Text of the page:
The new Textile Standard is a welcome Fairtrade initiative. Manufacturing will now join the already well developed farming activities. With this initiative, Fairtrade surely wants to help consumers find textile products that comply with high environmental and social sustainability requirements.
Fairtrade does take on a formidable challenge. Let’s hope that it will work.
When the initiative was first announced I was asked to look into the feasibility of the proposed Standard on behalf of the German development and cooperation ministry (BIZ). My report is available, I am happy to send it if requested. In this 100-page report I did of course reflect on the complexity of the cotton supply chains – yes this is mainly about cotton.
My conclusion and recommendation could well have been that this was an unrealistic endeavour. The seriousness and commitment of the people driving the project – as well as the unique Fairtrade concept itself – convinced me that it makes sense to support the plan. That was my recommendation to the German authorities
The new standard on its own cannot ensure decent labour conditions. All will depend on how Fairtrade will apply it.
Labour conditions in major producing countries are notoriously difficult to monitor and assess. Fairtrade intends to do this through their own – independently managed – auditing and certification agency FLO-CERT. They say that they do have the necessary expertise for industry audits but need to prove this also in practice. Can FLO-CERT do a credible work in a cost-effective way also when Fairtrade products are only a small part of a factory’s output? How reliable will a Fairtrade Label be when attached to a garment in a retail store? What happens when inevitable problems in factory production arise? Can there be an unwanted fall-out on existing Fairtrade labels?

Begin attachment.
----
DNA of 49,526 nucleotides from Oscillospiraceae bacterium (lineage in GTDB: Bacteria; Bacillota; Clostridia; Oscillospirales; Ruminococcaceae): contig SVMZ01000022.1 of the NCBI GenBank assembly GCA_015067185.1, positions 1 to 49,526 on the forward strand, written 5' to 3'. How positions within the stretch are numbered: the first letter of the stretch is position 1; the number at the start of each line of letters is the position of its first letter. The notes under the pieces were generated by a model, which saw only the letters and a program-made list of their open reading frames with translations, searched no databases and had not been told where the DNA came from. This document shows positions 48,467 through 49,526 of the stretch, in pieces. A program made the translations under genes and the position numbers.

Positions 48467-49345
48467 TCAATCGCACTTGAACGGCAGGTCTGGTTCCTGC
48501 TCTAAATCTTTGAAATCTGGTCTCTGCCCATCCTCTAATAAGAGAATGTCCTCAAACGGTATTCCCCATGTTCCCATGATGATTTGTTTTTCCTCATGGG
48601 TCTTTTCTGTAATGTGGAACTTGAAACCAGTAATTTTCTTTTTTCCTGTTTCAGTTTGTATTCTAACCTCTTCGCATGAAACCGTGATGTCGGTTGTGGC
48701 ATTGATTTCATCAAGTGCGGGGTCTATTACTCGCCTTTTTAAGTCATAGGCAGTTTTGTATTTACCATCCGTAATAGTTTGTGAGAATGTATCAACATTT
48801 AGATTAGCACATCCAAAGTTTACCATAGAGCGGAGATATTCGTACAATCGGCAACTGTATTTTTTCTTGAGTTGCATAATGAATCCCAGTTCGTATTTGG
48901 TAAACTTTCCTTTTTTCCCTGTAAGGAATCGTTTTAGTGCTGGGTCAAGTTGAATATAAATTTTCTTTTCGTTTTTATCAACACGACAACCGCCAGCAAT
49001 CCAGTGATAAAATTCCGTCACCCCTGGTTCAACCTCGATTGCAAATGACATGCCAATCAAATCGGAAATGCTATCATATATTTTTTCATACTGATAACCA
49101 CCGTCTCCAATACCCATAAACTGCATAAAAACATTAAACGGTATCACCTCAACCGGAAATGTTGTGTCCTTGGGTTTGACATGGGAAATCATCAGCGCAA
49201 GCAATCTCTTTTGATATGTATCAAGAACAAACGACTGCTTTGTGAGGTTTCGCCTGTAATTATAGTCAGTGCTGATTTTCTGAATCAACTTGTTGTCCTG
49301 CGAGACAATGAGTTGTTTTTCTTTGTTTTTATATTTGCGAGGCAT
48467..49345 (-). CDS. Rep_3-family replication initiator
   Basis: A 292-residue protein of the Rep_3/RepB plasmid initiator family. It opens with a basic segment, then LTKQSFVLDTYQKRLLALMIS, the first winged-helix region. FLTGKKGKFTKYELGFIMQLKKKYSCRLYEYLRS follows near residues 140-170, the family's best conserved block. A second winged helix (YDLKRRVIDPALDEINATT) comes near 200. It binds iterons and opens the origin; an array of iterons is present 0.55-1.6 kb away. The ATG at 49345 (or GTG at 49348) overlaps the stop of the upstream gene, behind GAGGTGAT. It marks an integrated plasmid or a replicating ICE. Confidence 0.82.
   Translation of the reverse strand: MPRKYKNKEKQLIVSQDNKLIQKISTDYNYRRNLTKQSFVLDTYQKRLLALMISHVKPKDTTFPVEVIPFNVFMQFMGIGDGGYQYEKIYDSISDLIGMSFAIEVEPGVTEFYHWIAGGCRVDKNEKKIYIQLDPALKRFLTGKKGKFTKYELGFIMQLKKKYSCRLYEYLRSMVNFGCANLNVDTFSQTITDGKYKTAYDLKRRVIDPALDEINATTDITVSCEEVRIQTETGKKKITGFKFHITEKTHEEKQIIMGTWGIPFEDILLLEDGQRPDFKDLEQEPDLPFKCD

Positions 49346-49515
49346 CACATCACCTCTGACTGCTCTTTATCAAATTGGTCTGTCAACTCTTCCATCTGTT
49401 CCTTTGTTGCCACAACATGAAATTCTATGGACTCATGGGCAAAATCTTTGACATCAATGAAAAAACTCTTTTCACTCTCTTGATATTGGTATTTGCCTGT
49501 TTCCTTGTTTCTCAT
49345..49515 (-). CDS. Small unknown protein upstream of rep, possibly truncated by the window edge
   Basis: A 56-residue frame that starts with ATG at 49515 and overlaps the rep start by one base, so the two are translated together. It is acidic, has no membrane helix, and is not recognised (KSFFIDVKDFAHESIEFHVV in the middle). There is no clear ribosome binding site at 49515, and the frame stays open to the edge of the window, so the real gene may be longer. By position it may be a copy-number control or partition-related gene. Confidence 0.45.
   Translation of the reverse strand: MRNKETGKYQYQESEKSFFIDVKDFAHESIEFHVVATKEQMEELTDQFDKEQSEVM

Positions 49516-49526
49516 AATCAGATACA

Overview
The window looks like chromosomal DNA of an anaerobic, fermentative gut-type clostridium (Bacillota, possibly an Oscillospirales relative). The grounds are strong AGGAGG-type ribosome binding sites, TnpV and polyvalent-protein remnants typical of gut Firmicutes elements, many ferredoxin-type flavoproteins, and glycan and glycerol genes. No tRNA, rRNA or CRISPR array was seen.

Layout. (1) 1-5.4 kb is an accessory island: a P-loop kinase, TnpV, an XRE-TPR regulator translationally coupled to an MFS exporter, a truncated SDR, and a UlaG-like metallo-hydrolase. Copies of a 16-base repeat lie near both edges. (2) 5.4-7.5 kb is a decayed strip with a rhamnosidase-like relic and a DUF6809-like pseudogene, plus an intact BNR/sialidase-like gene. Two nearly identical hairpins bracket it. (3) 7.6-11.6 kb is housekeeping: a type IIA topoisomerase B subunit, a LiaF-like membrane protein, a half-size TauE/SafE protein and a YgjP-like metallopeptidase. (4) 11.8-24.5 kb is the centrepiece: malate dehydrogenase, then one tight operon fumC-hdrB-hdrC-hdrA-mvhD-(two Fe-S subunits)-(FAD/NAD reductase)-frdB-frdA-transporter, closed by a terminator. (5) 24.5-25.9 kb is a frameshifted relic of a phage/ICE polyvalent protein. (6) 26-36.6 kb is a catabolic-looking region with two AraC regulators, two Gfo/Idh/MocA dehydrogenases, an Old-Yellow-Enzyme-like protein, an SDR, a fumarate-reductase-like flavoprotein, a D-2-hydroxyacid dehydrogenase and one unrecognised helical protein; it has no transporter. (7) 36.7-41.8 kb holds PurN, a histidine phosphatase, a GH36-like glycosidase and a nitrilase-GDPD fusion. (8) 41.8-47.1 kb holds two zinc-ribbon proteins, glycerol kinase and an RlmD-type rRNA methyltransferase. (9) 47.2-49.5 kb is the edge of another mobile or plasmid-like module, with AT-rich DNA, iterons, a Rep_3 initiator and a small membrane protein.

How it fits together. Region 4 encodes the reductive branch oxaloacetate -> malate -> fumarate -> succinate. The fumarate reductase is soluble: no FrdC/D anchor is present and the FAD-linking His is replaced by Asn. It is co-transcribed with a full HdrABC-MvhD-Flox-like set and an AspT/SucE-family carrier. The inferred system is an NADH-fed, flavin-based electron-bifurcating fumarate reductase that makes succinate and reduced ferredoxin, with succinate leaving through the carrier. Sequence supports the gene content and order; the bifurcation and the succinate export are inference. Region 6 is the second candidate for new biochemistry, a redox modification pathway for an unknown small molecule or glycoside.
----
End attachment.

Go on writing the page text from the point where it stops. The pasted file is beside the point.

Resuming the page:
These are some of the questions that arise, many related to this being a new endeavour and not necessarily Fairtrade-specific. Let’s hope that this will work fine for FLO-CERT. It would not be correct to predict problems before the activities have even started. Still, it would seem to be a bit of a shaky ground.
We should not forget that Fairtrade has many strengths as well. Most corporate social responsibility codes and standards tend to deal only with the last manufacturing steps in supply chains. Already sub-contractors are often less well monitored. Fairtrade is among the very few that are solidly present in farming. Their alternative approach to global trade is supported by many consumers and deserves a role also in the textile sector. While it would hardly become the mainstream it can still be another catalyst for broader positive change.
Some social advocacy organisations and global union federations have already dismissed the Fairtrade initiative. I can share many of their question marks and reservations, but not their negative conclusions.
The best way to set labour conditions is surely through legislation and collective agreements between employers and trade unions. National and industry-wide agreements play an important role in addition to well functioning local social dialogue and negotiations. Government participation through an effective labour inspection and other measures is essential.
We know that we are still far from this in the main producing regions and countries. Here, social audits remain the main tool for monitoring labour conditions and laying the ground for remediation and capacity building.
The global trade unions should in fact see the new Fairtrade Standard should as a welcome support to national and local unions for their organising efforts. It takes a step forward from passive recognition of freedom of association and the right to collective bargaining by requiring also some active enabling measures by employers.
To use the Bangladesh Building and Fire Safety Accord as an argument to dismiss social sustainability codes and standards is not realistic. There are many elements in it which came about in the very special situation for which it was created and which would surely not be accepted by all those concerned, for a more general sustainability approach. We can see this already in the reaction of most US-based brands and retailers which have chosen to do their share in Bangladesh through their own Alliance.
It is important to make sure that global buyers are engaged in active work to protect human rights and improve labour conditions in global supply chains. Political differences in consumer countries must not hinder or complicate this engagement. The right balance between legal obligations and corporate policies must be found through tripartite dialogue and cooperation, including the preparation of National Action Plans for implementing the UN Guidelines for Business and Human Rights. Wherever this leads us we will see many different kinds of programmes that complement each other. Fairtrade is one of them, indeed an especially interesting one.